David and I decided to make an expedition to Inverness, up in inland Citrus County, on the Friday before Presidents Day Monday. If two-lane state roads are “blue highways” (in William Least Heat Moon’s memorable terminology), the even narrower two-lane county highways of Florida might be called “indigo roads.” We knew it would be warm in the car, so after Sarah had a good indoor play session with Weiser and Ida, we let her stay home for a day.
Backtracking west to Pine Island for coffee at Willy’s Tropical Breeze Café before entering the highway, we had coffee at a picnic table on the deck, where I filled the first page in my sketchbook for three years. Sketching is something I do only in Florida and it’s nothing I plan to use in any way, but it felt good to break through the impasse at last. David is a very encouraging and unobtrusive teacher. That day he gave me helpful tips on perspective and shading. It was a good way to start the dy.
Then it was north on 19 and east on an indigo road I chose from the gazetteer, only because it went in the direction we wanted to go, with no idea what kind of road we would encounter—even whether or not it would be paved. It could not have been better! Paved, smooth, rural, and lined with horse farms and cattle ranches!
We might have driven more slowly and stopped along the way, except that we knew that the bookstore in Inverness, Rainy Day Editions, closed at 2 p.m., and this time we were determined to make it in the door. Made it! I asked proprietor Bill Bissell about the arm he’d broken three years ago, and he was touched that we remembered. He has had his bookstore in Inverness for 17 years, and before that he worked in a bookstore in St. Petersburg. When I asked if he would pose for a picture with me, he exclaimed, “I love this business!” Me, too! I love these encounters with far-flung colleagues, I was happy with the books I found to buy from Bill, and he was pleased, too, with my selections.
Well, usually in Inverness we go to the Deco Café, across from the courthouse, but this time something drew us to a new place, the Olde Towne Latin Café, even though there was no one sitting at either outdoor table, and inside we found the small place lively and cheery, with two other tables occupied and a customer at the counter, as well. We shared a big, hot, pressed Cuban sandwich, and I had the Cuban coffee. Both were perfect.
Now if only I could be sure that he read Christopher Milne’s The Path Through the Woods, which David and I are reading now with great delight, before selling it to me! It’s not a member of the “books on books” category but also of the even smaller category of “books on bookselling.” But I did not skip the first half of the book, covering Milne’s university days as a mathematics student and his five years as a WWII sapper. He is such an engaging writer, with such love for the world in all its detail and ambiguity, that every page is a joy.
Completely satisfied with the visit to Inverness, west out of town on 44 we went, then south from Lecanto until we’d closed the loop begun earlier in the day, more than ready to rejoin Sarah in quiet little Aripeka.
And now, about some of the books I’ve read recently….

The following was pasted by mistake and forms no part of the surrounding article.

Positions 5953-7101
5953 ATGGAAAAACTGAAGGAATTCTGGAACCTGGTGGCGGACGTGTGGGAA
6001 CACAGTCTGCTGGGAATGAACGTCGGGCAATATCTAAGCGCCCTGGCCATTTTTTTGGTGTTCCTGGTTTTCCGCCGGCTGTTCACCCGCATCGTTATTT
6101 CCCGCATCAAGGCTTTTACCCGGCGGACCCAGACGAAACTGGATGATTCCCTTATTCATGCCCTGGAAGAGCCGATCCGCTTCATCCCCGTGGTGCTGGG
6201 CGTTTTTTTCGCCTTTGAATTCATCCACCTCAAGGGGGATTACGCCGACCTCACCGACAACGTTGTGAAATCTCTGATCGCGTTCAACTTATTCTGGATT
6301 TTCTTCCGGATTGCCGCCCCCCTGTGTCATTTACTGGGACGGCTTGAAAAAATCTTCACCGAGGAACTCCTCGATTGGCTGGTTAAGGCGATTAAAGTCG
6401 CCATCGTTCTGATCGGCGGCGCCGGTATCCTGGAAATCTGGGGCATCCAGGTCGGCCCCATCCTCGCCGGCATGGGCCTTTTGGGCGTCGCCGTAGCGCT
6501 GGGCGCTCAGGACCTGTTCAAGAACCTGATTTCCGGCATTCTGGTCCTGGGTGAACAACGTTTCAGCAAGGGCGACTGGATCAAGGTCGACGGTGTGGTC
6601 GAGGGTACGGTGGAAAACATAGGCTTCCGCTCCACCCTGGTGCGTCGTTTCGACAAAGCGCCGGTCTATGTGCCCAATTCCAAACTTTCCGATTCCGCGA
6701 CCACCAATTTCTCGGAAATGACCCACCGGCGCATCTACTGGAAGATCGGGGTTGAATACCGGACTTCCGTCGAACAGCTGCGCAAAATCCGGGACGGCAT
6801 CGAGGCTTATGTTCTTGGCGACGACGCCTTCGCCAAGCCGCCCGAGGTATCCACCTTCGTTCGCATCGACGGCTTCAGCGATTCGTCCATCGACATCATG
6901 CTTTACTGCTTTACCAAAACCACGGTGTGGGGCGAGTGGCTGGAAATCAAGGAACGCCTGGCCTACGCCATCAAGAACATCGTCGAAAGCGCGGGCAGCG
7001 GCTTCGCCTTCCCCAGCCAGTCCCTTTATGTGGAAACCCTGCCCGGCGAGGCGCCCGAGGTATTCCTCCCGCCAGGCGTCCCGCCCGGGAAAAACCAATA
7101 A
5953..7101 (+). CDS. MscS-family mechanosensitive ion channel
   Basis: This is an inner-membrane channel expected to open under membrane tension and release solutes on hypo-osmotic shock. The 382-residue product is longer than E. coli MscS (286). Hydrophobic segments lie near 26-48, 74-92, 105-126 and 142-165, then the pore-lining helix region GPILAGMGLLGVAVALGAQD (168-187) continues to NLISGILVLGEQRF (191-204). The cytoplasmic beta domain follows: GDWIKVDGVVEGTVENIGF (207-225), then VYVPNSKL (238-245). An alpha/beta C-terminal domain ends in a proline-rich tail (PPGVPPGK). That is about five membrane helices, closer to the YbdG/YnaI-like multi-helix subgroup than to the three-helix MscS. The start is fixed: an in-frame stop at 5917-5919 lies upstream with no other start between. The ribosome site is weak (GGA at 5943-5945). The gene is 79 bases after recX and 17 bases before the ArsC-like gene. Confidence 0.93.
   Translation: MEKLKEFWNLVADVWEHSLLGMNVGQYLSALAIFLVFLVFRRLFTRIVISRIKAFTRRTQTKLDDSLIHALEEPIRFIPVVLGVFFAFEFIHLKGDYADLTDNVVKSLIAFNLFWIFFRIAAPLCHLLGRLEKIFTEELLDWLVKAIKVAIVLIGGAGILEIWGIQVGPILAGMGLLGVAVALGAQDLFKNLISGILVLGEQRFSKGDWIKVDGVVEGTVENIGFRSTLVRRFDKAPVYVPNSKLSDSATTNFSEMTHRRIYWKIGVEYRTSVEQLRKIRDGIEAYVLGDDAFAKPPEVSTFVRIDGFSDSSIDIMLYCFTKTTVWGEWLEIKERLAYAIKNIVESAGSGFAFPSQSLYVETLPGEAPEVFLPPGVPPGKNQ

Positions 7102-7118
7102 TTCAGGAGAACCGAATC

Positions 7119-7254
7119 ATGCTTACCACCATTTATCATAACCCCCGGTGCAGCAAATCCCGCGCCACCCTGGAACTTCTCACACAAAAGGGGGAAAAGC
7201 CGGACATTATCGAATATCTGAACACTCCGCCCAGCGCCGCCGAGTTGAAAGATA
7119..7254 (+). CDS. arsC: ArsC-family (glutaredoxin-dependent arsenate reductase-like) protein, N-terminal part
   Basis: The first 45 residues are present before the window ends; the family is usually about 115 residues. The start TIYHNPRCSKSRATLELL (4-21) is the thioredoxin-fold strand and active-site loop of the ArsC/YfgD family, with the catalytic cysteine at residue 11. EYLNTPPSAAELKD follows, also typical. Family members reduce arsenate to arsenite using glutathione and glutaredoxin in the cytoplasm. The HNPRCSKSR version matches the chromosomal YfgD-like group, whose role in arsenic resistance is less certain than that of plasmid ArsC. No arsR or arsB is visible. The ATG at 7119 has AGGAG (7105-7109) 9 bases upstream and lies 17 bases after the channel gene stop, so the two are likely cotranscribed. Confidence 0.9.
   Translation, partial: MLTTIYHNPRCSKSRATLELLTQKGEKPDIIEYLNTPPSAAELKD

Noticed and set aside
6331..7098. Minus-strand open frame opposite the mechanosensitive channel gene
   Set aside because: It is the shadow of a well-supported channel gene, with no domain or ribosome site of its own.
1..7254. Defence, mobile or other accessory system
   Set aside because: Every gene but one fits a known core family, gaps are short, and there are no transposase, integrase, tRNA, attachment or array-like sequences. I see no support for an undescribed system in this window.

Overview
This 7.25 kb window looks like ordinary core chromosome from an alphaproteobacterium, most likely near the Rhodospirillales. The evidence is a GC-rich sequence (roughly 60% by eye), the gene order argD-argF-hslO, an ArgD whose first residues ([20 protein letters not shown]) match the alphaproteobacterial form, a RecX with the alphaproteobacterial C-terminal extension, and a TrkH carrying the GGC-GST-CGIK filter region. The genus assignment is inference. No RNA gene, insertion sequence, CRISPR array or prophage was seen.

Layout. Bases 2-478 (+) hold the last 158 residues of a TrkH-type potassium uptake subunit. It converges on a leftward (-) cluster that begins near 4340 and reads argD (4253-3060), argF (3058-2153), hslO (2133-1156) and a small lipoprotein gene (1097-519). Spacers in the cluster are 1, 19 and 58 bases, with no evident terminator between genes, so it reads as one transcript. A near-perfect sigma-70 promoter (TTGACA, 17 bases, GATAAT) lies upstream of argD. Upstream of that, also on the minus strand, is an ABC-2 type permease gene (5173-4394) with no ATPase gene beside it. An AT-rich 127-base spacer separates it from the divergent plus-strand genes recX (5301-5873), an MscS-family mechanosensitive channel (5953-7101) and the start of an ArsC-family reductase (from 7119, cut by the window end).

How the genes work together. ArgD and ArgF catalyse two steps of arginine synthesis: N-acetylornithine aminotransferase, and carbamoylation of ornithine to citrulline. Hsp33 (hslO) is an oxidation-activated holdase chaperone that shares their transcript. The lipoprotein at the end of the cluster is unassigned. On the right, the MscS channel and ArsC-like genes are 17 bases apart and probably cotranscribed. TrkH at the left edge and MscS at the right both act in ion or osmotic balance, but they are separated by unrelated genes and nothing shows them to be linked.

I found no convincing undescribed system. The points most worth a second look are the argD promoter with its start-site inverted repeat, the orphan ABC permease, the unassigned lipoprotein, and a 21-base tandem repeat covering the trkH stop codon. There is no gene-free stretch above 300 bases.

BOOKS ABOUT DOGS:
Linda Colflesh, in Making Friends: Training Your Dog Positively, offers reassuring words to any dog owner whose pet is inclined to jump up on visitors. Sarah never jumps on us, but we have to be vigilant to keep her from overwhelming friends and visitors to the bookstore and gallery, and it isn’t helpful in those situations for someone to say, “Oh, it’s all right!” No, it isn’t! It’s not all right with us! Here’s how Colflesh begins that section:
Jumping up is the behavior problem listed most frequently on the registration sheets for my obedience classes. It is a good behavior problem to have, because it means you have a normal, friendly dog. I’d be concerned about the temperament of a dog, especially a puppy, who didn’t want to jump up.
See what I mean about encouraging? She admits it’s a problem but tells you it’s a “good … problem to have” and goes on to compliment your dog in the same sentence. Her cure for jumping up is not some kind of punishment, either, much less separating your dog from company (which doesn’t give the dog a chance to learn anything), but teaching the dog how to greet people—sitting to be petted. The attention the dog gets for doing the right thing is the reward. This example illustrates Colflesh’s general dog training philosophy.
Essential Dog, by Caroline Davis, is a Reader’s Digest book, very well organized, thoroughly illustrated, and clearly written. The main chapter headings are “Choosing a Dog,” “Canine Behavior,” Caring for a Dog,” “Training Your Dog,” and “Health Care.” Certain tips and bits of specific information are set in boxes, giving each page an easy-to-read magazine look. This would be one good source book for a family thinking about getting a dog. A table listing pros and cons of purebred vs. crossbred vs. mongrel is pretty even-handed, too, I’m glad to report.
Such fairness is not always present in advice on choosing a dog, authors Brian Kilcommons & Michael Capuzzo write in Mutts, America’s Dogs: A Guide to Choosing, Loving, and Living With Our Most Popular Canine. Instead, many books begin to answer the question of choosing a dog with a lengthy discussion of the different purebred types, warning against shelter dogs and those of unknown origin.